La transition agroécologique des systèmes d’élevage en zone herbagère nous amène à mieux concilier deux disciplines complémentaires que sont l’écologie et l’agronomie. Le fort recul de la prairie permanente, malgré les enjeux environnementaux qu’elle représente, ont amené le Conservatoire botanique national des Pyrénées et de Midi-Pyrénées (CBNPMP) et l’Institut national de recherche pour l’agriculture, l’alimentation et l’environnement (INRAE) de Toulouse à rassembler, dans une base de données régionale, des traits de vie d’espèces prairiales, nécessaires au calcul d’indices agroécologiques. Cette base de données regroupe, pour chacune des espèces (768), des attributs issus de la phytosociologie et de l’écologie d’une part et d’une approche fonctionnelle des végétations pour l’agronomie d’autre part. À partir d’un relevé phytosociologique, ces attributs permettent de calculer des indices nécessaires à une meilleure gestion agroécologique des prairies permanentes. Initialement conçus pour le territoire de Midi-Pyrénées, ces indices sont pour la plupart d’entre eux suffisamment génériques pour être utilisés dans d’autres régions françaises. Cette base de données est évolutive et nous donnons les règles de construction de chaque attribut afin que les futurs utilisateurs puissent compléter la liste pour renseigner de nouvelles espèces. Elle est accessible sous licence ouverte et dans un format Excel.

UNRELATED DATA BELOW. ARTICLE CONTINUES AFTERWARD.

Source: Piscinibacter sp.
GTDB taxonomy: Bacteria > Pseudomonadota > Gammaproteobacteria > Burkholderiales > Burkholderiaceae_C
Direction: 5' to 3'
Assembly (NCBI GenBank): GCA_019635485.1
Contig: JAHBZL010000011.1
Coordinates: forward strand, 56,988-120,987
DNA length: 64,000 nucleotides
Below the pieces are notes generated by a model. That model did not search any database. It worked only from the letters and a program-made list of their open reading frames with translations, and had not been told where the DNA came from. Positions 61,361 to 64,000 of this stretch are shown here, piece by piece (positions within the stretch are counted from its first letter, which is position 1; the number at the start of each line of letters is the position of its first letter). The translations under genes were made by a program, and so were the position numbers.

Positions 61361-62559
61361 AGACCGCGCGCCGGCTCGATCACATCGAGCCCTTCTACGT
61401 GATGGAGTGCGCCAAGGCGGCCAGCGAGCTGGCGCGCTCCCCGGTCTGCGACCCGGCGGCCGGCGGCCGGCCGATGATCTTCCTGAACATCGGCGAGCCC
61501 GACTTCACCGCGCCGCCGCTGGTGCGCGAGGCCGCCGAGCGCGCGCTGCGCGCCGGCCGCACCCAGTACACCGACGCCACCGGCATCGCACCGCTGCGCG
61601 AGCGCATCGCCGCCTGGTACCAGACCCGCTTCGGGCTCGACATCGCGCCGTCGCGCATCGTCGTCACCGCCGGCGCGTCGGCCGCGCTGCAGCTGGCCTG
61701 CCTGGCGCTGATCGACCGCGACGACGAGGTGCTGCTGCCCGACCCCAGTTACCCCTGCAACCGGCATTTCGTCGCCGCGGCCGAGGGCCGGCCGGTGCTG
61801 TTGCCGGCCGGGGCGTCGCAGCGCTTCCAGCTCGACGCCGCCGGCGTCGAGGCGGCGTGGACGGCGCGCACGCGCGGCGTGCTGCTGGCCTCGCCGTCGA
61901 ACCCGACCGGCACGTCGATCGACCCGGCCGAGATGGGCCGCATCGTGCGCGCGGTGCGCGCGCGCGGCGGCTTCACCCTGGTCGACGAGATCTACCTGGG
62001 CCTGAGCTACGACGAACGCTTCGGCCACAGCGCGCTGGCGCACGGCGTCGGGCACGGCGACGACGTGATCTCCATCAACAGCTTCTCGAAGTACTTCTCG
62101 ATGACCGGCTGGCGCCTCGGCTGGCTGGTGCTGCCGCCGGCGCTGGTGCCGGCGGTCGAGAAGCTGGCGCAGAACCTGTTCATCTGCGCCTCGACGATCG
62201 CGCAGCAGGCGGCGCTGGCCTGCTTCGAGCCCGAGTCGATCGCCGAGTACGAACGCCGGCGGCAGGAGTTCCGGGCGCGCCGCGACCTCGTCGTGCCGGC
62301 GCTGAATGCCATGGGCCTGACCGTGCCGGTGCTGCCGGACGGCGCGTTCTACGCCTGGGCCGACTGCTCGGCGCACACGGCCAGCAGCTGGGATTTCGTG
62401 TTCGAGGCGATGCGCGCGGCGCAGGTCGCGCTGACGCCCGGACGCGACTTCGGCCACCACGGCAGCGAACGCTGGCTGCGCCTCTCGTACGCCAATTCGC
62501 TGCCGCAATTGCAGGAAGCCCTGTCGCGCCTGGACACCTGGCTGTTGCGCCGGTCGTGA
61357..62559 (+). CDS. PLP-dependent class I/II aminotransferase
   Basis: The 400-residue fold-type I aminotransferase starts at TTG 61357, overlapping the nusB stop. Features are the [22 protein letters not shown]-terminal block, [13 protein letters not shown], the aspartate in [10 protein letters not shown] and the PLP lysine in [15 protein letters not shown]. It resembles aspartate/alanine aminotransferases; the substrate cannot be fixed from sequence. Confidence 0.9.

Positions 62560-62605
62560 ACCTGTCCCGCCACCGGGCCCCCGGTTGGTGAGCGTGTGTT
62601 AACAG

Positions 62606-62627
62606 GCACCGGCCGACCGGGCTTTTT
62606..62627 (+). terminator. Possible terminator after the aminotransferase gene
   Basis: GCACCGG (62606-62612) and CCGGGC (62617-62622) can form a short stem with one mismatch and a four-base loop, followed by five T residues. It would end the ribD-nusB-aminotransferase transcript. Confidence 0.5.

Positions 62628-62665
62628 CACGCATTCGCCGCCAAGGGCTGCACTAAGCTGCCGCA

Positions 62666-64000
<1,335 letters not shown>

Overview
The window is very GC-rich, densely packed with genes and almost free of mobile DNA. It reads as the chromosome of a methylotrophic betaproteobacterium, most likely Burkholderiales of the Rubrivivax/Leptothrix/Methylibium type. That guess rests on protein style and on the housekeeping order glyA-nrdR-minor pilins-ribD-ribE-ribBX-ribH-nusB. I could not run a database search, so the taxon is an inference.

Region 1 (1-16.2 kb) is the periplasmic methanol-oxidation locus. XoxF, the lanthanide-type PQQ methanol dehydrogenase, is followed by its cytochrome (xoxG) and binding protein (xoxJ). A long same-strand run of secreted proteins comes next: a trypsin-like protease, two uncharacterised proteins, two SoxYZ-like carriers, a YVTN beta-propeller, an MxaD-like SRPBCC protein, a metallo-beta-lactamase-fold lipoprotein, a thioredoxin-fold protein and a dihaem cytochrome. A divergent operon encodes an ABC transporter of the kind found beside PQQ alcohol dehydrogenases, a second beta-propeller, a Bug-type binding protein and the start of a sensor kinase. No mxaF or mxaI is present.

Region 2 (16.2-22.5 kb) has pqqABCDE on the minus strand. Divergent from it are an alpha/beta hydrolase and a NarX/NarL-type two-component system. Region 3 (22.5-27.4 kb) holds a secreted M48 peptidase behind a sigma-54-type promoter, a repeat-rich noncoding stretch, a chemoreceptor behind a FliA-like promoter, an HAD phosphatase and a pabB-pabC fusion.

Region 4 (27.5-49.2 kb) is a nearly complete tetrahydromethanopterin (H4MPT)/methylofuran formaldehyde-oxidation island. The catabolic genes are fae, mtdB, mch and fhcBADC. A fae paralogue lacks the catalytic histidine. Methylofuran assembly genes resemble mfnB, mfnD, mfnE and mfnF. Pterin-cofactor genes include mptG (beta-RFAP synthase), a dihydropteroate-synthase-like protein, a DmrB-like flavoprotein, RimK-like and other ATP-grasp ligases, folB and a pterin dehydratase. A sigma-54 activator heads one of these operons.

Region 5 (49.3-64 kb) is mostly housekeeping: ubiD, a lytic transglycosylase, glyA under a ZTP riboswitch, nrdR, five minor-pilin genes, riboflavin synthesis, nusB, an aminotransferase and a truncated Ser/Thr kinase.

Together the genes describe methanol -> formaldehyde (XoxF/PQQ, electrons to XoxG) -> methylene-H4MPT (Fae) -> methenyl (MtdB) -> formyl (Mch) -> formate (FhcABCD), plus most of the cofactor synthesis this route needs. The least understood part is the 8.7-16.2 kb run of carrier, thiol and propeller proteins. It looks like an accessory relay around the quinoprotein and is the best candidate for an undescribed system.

Le Conservatoire botanique national des Pyrénées et de Midi-Pyrénées (CBNMP) et l’Institut national de recherche pour l’agriculture, l’alimentation et l’environnement de Toulouse (INRAE) ont produit en accès libre une base de données des 768 espèces prairiales de Midi-Pyrénées avec leurs attributs : FlorealData ( ). Nous présentons ici une feuille de calcul « FlorealIndices », qui permet, en utilisant le relevé phytosociologique de la station, de calculer automatiquement une dizaine d’indices agronomiques et écologiques. La production de ces indices permet aux botanistes, qu’ils soient agronomes ou plus généralement écologues, de s’approprier des concepts issus de ces deux disciplines afin d’en faciliter l’hybridation.